Sometimes it was just me. Down there, I mean. Weird shadows. But mainly pitch dark. And my own shadow in the spotlights. Just him and me. Like in this firelight.

And weird echoes. You know that hollow sound at the bottom of a ship? Sometimes I slept there to save money and time. Used to fall into my blankets, big suck of whisky, and it would be morning. Time to start all over again. With another slug if I could stomach it. I was at it by four. No, five most days. Because sometimes I had two sucks of that Jura. Yeah, always Jura. Thought it tasted of peatwater. And hot as hell, burn of a burn. Kept me alive. And music in the bilge. Deep under the deck with a stack of old cassette tapes. Ever hear the MC5? Hey, anyone? Out there?

No, said Skye’s voice.

Discovered the MC5 from this bloke who was with me on the oxy. Used to turn the tape to max and play one song over and over. Kick out the Jams, Motherfuckers. Heard it?

No, said Skye. Thank God.

Mad music. Madmen’s music. Just us down in the dark. In the bilge. Spotlights like I say giving these shadows and that song echoing off the metal walls. And me and this real head case, this real motherfucker, screaming down there in the dark. He was older than me. Sinbad they called him. He was a punk rocker, no, a real one, knocking on a bit, yeah, but his hair was still dyed manky red. Yeah, Sinbad. He was earning a fortune, must have been. Told me I was lucky to be working with him. Learning off him. Now I know that was true.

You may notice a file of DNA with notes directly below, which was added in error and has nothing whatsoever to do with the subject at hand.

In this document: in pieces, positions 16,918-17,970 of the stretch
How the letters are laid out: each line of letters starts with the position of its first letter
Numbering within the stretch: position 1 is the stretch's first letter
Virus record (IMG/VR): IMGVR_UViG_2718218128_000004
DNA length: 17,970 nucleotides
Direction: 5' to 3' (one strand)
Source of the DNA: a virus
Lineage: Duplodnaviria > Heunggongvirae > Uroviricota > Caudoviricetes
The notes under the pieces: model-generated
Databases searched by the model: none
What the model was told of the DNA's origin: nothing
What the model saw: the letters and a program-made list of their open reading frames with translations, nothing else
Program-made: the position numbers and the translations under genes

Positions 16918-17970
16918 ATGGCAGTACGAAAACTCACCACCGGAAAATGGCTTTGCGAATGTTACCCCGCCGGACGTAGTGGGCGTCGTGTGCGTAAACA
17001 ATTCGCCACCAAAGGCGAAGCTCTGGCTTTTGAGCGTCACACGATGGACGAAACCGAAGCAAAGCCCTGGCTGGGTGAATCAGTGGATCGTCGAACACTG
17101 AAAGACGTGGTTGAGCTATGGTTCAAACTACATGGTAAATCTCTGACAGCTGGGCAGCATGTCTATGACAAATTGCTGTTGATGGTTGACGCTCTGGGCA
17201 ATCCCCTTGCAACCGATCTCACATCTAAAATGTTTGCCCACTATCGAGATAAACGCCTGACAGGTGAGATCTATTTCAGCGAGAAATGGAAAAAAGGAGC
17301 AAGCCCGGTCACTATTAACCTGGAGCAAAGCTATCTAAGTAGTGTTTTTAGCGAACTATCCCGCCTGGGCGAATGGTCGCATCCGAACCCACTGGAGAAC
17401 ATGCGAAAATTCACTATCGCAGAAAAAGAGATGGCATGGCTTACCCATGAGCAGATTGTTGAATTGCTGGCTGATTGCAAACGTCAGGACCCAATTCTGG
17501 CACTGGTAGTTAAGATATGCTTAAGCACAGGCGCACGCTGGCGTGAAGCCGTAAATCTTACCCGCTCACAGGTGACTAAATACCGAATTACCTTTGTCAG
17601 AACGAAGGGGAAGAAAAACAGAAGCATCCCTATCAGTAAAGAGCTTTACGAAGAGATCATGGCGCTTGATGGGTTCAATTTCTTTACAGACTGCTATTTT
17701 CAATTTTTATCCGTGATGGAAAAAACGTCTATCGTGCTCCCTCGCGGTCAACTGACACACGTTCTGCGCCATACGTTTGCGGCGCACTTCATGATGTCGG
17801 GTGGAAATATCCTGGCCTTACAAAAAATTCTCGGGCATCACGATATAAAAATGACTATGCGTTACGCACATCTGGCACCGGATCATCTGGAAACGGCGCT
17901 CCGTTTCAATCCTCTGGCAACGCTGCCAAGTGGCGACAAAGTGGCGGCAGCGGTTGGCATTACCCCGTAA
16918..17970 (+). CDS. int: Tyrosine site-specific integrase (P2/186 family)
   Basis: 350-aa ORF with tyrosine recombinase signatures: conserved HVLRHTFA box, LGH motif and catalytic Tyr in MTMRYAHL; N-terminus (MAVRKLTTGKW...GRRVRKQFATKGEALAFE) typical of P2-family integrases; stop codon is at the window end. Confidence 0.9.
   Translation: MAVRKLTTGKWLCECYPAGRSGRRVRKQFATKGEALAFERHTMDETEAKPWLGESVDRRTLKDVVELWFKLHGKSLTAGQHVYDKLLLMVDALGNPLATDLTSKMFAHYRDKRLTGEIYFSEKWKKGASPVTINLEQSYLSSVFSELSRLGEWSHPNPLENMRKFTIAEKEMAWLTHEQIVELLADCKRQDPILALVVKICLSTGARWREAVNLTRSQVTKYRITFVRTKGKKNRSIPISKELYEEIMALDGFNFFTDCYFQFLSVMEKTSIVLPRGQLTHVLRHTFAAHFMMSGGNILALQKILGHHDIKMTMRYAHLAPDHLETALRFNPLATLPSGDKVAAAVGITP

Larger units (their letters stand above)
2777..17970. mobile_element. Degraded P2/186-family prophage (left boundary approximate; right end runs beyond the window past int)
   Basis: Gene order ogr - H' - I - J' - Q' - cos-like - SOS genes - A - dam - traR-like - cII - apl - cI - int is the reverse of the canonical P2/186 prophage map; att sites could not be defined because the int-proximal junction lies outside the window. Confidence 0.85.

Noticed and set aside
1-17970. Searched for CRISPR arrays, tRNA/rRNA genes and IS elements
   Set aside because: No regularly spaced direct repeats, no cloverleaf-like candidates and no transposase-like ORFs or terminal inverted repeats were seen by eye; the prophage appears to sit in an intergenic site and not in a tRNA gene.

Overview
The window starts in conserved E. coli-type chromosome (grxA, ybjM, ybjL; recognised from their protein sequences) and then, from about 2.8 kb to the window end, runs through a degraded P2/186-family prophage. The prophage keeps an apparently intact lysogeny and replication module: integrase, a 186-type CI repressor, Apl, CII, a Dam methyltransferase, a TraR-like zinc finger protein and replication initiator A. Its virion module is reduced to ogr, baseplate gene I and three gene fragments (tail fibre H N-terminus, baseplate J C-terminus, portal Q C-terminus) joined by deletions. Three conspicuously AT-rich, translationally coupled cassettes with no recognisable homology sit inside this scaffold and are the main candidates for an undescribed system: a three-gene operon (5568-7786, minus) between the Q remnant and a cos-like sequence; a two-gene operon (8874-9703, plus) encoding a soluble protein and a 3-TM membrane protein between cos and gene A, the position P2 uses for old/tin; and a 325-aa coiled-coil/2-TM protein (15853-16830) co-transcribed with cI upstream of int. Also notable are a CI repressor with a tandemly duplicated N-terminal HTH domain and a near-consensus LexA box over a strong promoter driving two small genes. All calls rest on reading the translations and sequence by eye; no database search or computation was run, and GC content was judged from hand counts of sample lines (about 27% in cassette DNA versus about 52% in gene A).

You know, sometimes it felt like we were a mile underwater. Just me and Sinbad. Us and the MC5. That Fred Sonic Smith, now there was a guitarist. Greatest recording studio ever, that hold. Fred would have loved it. His godalmighty racket bouncing off the bulkhead. Died of cancer, didn’t he?

Shame, said Skye’s voice from the dark.

Once, Sinbad and I went to the Red House. Think it’s closed now. The Red House?

No idea, said Skye’s voice.

Now Sinbad, he took his work seriously. But every now and then he’d fancy a break from routine. And Christ, you should have seen what he could put away. Got into an argument about music in the pub. Didn’t like it, did he? Other people’s bad music in public. Thought it said something about a man. Badge of honour. Like your soul was on display.